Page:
What is old is new again: Amazon has repurposed its consumer Fire TV Cube (a small device for supporting media streaming) for virtual desktop capabilities and is releasing it as a Thin Client for enterprise customers.
It’s a minor release in the grand flurry of news landing from AWS’s annual re:Invent conference, and sexier updates centred around AI will be landing at a blistering clip this week, but it is nonetheless an interesting punt by the cloud provider – which is entering territory first meaningfully charted by Sun Microsystems in the late 1990s with its Sun Ray thin client.
The Amazon WorkSpaces Thin Client ships with what it describes as an OS, firmware and programmes developed for virtual desktop use cases. AWS claimed in a launch blog that it “provides a low-cost device that is shipped directly to employees and makes it easy to access a personalized virtual desktop and apps with a few clicks… streamlining IT management.”
It costs $195 upfront, or $279 with a “hub” to connect two monitors, then a $6 monthly service fee, per device. AWS gives the example of 50 thin clients, with a $45/monthly WorkSpaces service Windows Performance Bundle per virtual desktop, coming in at a total of $2,250/month.
(For lovers of Linux desktops, the Thin Client only supports Microsoft Windows and not Ubuntu or Linux 2 on Workspaces, an FAQ shows.)
The costs can add up fast and early commentary included some grumbling in a few quarters around “why not just use Chromebooks; it’s cheaper?”
Alberto Ruiz, a senior engineering manager at Red Hat, told The Stack: “When you have a performant enough remote desktop protocol like Sun had or AWS has (check out AWS NICE DCV) then there are several use cases where workstation oriented professional apps become a target for this setup.”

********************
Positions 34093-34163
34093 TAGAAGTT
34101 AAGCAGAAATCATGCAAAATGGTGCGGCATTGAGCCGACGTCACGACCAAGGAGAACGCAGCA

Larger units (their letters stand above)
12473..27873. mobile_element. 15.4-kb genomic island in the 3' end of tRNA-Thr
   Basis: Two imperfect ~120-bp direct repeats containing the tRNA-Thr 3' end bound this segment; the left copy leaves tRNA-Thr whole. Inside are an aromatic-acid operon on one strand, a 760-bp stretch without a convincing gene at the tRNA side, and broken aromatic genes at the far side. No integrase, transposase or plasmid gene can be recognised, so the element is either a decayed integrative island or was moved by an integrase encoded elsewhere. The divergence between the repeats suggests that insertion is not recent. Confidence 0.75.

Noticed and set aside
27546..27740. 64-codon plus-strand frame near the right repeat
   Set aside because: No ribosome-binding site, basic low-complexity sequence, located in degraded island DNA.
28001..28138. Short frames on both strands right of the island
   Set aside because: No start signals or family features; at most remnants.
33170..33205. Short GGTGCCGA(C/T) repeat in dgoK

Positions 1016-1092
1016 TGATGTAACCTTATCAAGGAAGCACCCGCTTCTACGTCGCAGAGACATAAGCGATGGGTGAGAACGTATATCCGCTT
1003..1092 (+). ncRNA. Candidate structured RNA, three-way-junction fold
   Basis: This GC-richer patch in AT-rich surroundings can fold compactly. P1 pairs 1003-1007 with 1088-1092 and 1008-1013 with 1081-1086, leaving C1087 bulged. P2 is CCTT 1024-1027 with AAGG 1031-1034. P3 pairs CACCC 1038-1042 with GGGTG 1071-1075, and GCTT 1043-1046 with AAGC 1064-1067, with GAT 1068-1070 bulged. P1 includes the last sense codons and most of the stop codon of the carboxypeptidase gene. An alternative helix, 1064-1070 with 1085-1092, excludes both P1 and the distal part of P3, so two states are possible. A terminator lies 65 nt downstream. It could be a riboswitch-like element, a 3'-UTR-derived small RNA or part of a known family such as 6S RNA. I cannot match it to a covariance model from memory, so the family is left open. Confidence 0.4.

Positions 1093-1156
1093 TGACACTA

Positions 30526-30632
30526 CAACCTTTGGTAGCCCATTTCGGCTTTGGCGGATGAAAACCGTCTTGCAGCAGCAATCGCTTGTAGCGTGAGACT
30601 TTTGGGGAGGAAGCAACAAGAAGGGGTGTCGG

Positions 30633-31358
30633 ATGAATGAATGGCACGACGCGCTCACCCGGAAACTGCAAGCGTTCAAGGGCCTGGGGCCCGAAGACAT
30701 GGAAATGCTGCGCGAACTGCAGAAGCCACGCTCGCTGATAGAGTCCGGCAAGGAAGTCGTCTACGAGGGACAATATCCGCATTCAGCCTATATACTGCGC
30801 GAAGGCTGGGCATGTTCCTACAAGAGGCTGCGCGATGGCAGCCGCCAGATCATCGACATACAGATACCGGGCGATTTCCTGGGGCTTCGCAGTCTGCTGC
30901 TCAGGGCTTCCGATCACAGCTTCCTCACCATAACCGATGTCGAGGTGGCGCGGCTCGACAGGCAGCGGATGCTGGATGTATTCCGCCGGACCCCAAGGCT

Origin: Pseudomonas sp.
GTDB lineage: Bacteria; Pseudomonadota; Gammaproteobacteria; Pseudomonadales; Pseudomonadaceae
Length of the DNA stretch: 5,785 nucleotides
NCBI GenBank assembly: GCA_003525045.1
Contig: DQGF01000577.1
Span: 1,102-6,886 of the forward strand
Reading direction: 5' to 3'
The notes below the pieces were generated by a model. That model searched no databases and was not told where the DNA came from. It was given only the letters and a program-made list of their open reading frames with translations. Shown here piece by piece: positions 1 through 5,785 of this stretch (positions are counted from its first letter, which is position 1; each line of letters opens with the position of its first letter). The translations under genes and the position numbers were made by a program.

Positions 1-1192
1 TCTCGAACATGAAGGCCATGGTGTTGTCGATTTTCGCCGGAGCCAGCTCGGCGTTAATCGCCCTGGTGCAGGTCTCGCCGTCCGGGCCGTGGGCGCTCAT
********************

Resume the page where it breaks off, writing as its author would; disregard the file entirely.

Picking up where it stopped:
(NICE DCV lets users run graphics-intensive apps remotely on EC2 instances, and stream their user interface to simpler client boxes like the Thin Client. Users only pay only for the EC2 resources, not the protocol.)
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They added: “At my company we work with animation studios, and IT having to manage actual workstations with complicated software setups is a nightmare. They spend a fortune on hardware in those use cases, and I do believe having shared resources on a datacenter (cloud or not) is a lot more efficient not just in overall hardware cost but also IT maintenance.
“Moving from a version of RHEL to the next is a multi-year project for many animation studios, to give you one example. If most of your apps are on the web, maybe a Chromebook is better, but many enterprise IT shops can't/won't use Google applications, so there is a gap between an actual PC with Windows and ChromeOS” – a gap Amazon hopes to fill.
It just *might* make sense, particularly for organisations that are already AWS shops. (Companies like Dell and HP also ship thin clients; albeit at a higher price point. These are often, if not exclusively, used with Azure’s Virtual Desktop; IGEL OS and 10 Zig are among those also operating here.)
The Amazon Thin Client Console is currently available in the US East, US West, Asia Pacific (Mumbai), Canada (Central), and Europe (Frankfurt, Ireland, Ireland, London) AWS regions, but the hardware itself is only available in the US for now, with broader availability coming “early 2024.”
AWS's Jeff Barr has a deployment walk-through here.
What are your views on virtual desktops and thin clients? Whether you are a user/admin/[un]successfully tried some flavour of DaaS, let us know about your experiences – and thoughts on the Amazon Thin Client.